Biostatistics; Epidemiology; Models, Statistical; Prognosis; Public Health; Regression Analysis; Risk Assessment; Survival Analysis
- Prognosis research
Head: Georg Heinze
Research Area: Prognosis research in medicine aims at understanding and improving future outcomes of individuals. We work on aspects of developing, translating and applying statistical methodology in prognosis research. Co-leaders: Daniela Dunkler and Georg Heinze.
My primary interest is in statistical modeling in etiologic and predictive research. A focus of my methodological research is objective and reproducible variable selection. Obtaining and communicating easily comprehensible effect size measures to support individuals’ treatment decisions or to support public health recommendations is another research focus. In a former project, I explored weighted estimation in Cox regression as a means to deal with non-proportional hazards (time-dependent effects), a condition frequently occurring in medical data.
Another main interest is to apply statistical modeling approaches to the investigation of epidemiologic research questions. Currently, the focus is on prediction of cardiovascular diseases using data from the Austrian health screening programme. I investigated the role of modifiable lifestyle and dietary risk factors on the development of early chronic kidney disease in individuals with type 2 diabetes.
I take part in the STRATOS initiative (Strengthening Analytical Thinking for Observational Studies).
What I love about my profession? While as a statistician I can develop new methods and algorithms to learn from the data, as a biostatistician/epidemiologist I can apply these methods to extract important patterns and to separate ‘information’ from ‘noise’—in short to make sense of medical and public health data.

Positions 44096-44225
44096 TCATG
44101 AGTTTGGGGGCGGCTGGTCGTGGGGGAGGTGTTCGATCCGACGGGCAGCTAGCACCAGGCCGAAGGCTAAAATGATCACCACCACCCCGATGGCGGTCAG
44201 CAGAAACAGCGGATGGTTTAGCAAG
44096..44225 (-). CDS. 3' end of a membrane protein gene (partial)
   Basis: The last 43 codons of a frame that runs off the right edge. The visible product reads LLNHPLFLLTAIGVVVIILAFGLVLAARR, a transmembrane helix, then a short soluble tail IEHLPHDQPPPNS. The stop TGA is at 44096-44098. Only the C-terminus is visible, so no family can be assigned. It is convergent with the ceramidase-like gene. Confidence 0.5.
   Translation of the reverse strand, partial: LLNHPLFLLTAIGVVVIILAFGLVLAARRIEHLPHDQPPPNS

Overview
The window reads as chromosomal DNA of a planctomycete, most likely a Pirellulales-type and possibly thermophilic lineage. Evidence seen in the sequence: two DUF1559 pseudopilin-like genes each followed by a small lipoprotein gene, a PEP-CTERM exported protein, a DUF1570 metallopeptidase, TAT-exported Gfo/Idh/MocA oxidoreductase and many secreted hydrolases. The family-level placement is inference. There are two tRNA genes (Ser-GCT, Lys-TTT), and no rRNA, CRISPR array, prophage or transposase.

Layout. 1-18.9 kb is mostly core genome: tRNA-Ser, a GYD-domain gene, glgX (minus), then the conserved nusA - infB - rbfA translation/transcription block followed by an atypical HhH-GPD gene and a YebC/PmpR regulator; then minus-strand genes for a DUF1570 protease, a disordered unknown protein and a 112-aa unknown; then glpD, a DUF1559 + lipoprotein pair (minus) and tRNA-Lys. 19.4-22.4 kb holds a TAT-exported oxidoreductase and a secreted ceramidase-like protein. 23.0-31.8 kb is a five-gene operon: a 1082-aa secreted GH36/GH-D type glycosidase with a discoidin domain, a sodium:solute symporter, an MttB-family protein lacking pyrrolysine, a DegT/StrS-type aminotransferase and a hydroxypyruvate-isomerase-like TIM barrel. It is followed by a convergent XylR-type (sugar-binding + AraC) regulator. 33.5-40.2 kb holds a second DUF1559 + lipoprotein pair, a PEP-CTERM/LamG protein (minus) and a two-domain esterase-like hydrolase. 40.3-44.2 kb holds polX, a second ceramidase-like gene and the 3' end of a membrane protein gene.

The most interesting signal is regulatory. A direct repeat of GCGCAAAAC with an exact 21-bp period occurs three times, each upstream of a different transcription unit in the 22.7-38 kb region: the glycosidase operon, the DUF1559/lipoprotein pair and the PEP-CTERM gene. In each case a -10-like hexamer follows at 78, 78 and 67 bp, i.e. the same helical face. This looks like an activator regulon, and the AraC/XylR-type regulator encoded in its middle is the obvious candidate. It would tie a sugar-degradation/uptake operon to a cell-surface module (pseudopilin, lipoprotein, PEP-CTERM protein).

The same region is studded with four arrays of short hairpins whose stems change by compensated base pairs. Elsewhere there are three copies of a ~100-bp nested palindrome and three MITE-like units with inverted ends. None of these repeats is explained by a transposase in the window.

Techniques, methods & infrastructure
For routine application of all new methodological developments software implementations in standard statistical software are made publicly available at http://www.meduniwien.ac.at/user/daniela.dunkler/software.html and http://cemsiis.meduniwien.ac.at/kb/wf/software/statistische-software/.
Two risk prediction models for incidence or progression of chronic kidney disease are also publicly available at http://www.meduniwien.ac.at/nephrogene/data/riskcalc/renal_v4/renal.html. Our updated Framingham 2008 risk prediction tool for cardiovascular diseases within the next 5 years can be found at https://cvdrisk.shinyapps.io/english/.
Observational medical research critically depends on good study design, excellent data quality, appropriate statistical methods and accurate interpretation of results. In my course 'How to recognize bad research?' for researchers and consumers of research held at the MedUni Vienna, I give guidance on important statistical issues related to evidence-based medicine.
- CVD-Risk ‘Development of an Austrian Risk Prediction Model for the Assessment of the Cardiovascular Risk (2015)
Source of Funding: OeNB (Oesterreichische Nationalbank), Anniversary Fund
- Wallisch, C. et al., 2019. External validation of two Framingham cardiovascular risk equations and the Pooled Cohort equations: A nationwide registry analysis. International Journal of Cardiology, 283, pp.165–170. Available at: http://dx.doi.org/10.1016/j.ijcard.2018.11.001.
- Dunkler, D. et al., 2019. To test or to estimate? P‐values versus effect sizes. Transplant International. Available at: http://dx.doi.org/10.1111/tri.13535.
- Dunkler, D. et al., 2014. Augmented Backward Elimination: A Pragmatic and Purposeful Way to Develop Statistical Models J. Olivier, ed. PLoS ONE, 9(11), p.e113677. Available at: http://dx.doi.org/10.1371/journal.pone.0113677.
- Dunkler, D., Sauerbrei, W. & Heinze, G., 2016. Global, Parameterwise and Joint Shrinkage Factor Estimation. J. Stat. Soft., 69(8). Available at: http://dx.doi.org/10.18637/jss.v069.i08.
- Dunkler, D., 2013. Diet and Kidney Disease in High-Risk Individuals With Type 2 Diabetes Mellitus. JAMA Intern Med. Available at: http://dx.doi.org/10.1001/jamainternmed.2013.9051.